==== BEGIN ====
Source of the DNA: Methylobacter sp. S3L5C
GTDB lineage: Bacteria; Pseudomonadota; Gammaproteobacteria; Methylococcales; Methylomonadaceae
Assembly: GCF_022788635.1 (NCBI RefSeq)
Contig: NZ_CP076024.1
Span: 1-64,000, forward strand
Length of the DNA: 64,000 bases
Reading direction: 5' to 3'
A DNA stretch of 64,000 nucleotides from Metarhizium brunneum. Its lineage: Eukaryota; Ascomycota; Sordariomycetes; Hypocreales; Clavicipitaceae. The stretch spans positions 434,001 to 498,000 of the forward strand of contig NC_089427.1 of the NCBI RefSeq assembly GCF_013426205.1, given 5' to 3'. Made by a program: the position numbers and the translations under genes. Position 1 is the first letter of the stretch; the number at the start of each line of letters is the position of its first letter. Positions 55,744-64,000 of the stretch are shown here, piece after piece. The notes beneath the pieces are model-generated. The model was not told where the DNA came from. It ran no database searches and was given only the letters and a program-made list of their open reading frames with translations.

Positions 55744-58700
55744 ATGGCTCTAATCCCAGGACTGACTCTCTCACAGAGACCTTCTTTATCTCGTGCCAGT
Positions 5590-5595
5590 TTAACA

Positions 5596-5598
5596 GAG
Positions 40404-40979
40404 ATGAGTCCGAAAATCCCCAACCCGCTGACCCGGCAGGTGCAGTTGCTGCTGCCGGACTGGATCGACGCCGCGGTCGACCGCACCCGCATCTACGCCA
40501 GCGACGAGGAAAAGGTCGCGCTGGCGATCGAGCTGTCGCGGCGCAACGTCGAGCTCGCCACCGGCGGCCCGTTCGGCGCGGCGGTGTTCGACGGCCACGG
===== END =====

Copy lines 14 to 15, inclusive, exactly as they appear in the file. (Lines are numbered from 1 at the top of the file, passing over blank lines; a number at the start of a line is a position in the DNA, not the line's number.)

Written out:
5596 GAG
Positions 40404-40979